46 Blackfriars Street 519 667 4930 Blackfriars Bistro is a deliciously arty bistro with a cheerful persona, knowledgeable servers and a top-notch kitchen. The health conscious, creative and eclectic seasonal menus are handwritten by restaurateur Betty Heydon. This casual bistro located just west of the Blackfriar's Bridge also features innovative, seasonal blackboard specials daily and a good Sunday brunch.
32 Covent Market Place 519- 433- 1414 www.bluduby.com Chef combines comfort food classics with modern European, Asian and Mediterranean twists. This is comfort cuisine in upmarket surroundings with a nod to hip, but not a speck of pretension. Owners Joe and Cheryl Duby feature a well thought out wine list offering a variety of price points.
Budapest Dining Room & Tavern
348 Dundas Street 519- 439- 3431 www.oo5.com/bpr The Budapest is a local treasure with red velvet, unintended kitsch and old world charisma. Doyenne Marika Hayek has been delighting patrons with her risqué repartee and dependably great Hungarian specialities in this traditional old- world tavern setting for 56 years. Comfy street side patio."Of course, you must try the schnitzel or the stuffed veal — the spätzle is also delicious —save room for the palacsinta."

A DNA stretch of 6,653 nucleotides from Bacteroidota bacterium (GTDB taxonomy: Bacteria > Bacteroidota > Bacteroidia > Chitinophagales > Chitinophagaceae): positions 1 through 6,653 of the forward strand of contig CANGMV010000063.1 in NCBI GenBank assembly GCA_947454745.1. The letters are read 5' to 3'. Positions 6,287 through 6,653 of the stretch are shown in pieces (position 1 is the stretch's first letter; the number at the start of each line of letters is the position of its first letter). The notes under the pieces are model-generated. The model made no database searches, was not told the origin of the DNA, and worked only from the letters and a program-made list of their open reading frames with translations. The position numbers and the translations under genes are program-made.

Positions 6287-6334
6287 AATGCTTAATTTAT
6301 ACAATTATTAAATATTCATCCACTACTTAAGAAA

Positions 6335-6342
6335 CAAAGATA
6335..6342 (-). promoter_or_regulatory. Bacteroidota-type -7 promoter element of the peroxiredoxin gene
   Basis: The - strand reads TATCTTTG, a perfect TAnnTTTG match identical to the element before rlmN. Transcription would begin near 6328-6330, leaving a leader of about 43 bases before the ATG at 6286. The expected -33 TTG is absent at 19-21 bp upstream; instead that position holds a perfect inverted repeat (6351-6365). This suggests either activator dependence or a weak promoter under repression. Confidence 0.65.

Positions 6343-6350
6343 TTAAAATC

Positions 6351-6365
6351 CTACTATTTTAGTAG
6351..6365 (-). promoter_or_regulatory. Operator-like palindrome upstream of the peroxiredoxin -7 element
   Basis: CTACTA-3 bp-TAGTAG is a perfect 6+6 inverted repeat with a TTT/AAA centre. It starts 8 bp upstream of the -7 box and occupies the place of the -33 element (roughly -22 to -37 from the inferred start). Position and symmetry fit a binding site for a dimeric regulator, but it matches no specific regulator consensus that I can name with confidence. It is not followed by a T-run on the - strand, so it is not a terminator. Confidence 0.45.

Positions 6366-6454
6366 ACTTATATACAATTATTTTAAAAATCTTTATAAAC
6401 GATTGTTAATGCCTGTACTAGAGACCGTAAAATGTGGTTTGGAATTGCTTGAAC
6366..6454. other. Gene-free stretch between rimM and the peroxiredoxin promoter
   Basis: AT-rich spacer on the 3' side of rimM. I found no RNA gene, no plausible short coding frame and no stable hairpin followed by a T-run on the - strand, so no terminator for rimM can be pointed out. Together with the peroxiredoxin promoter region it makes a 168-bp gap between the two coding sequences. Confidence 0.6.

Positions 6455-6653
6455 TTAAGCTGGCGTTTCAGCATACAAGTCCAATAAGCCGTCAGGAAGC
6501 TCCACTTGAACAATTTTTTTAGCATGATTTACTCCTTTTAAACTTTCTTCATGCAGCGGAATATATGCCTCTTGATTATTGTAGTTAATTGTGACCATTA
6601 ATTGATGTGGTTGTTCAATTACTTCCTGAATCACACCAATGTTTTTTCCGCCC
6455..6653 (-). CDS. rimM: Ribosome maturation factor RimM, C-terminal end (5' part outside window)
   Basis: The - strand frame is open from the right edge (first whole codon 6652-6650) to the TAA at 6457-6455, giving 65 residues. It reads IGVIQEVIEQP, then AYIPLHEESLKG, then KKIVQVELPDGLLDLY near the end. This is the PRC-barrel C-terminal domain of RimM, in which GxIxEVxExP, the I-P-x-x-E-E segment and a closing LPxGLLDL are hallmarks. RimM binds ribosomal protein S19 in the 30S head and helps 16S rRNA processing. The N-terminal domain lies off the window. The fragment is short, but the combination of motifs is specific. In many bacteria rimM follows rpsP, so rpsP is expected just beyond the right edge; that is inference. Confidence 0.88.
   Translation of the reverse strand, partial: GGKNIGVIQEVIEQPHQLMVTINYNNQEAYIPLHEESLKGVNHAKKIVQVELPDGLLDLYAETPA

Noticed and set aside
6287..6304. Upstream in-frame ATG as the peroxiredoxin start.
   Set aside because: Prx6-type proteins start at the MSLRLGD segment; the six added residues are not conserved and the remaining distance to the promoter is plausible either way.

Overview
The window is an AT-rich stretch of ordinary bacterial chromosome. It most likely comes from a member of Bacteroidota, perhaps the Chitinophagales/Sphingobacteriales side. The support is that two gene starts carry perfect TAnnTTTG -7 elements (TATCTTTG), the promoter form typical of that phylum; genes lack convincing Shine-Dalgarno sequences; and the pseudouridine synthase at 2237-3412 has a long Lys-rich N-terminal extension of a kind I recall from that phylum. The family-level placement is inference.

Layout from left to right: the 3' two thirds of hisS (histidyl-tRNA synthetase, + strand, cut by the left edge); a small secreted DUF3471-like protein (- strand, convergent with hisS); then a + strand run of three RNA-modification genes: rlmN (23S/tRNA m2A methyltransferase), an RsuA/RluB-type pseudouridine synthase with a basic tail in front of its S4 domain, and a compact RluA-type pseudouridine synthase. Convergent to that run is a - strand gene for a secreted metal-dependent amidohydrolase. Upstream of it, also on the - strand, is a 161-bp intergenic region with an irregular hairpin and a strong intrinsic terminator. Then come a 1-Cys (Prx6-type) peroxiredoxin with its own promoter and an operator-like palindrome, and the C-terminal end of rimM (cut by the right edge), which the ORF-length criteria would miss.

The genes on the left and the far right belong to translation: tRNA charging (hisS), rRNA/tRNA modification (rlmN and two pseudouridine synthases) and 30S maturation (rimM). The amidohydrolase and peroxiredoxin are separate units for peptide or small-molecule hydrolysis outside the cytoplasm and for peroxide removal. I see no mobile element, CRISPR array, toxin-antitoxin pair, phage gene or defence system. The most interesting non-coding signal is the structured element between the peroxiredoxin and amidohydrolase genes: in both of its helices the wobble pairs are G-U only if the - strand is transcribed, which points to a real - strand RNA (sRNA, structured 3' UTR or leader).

225 Dundas Street (at Clarence) 519-601-7999 www.cherestobar.ca Marvin Rivas has designed an atmosphere that sends exactly the right message about Che: it is sexy and urbane, and casual and spontaneous, but it's personable, too, and the core commitment to authentic cuisine isn't blasé in the least. The menu blends tradition and ingenuity in true Latin American style.
994 Huron St; London 519 963-0375 The Chinese Barbeque (aka “Gee Gai Yun” – meaning “Our Family People”) is acknowledged as currently the number one Chinese Barbeque restaurant in the city. The cooking is informed by the Cantonese cuisine of Hong Kong, by way of Vietnam. This family-run business is the progeny of Quan Quyet Chow Ly and her sons Quan and John Ly. Keeping with “the nose-to-tail eating” philosophy and trend, this is the perfect restaurant for the true culinary adventurer to sample Chinese barbecue (char-siu) specialties. Hanging in the window near the entrance to the restaurant you will see whole pigs (sourced locally in Mt. Brydges) that have been coated with a signature honey and molasses marinade and roasted until the skin is crisp, glistening and golden brown. The food at The Chinese Barbecue has a fresh homemade quality with locally-sourced ingredients. No stale taro cake or premade, frozen Dim Sum here. The menu is expansive.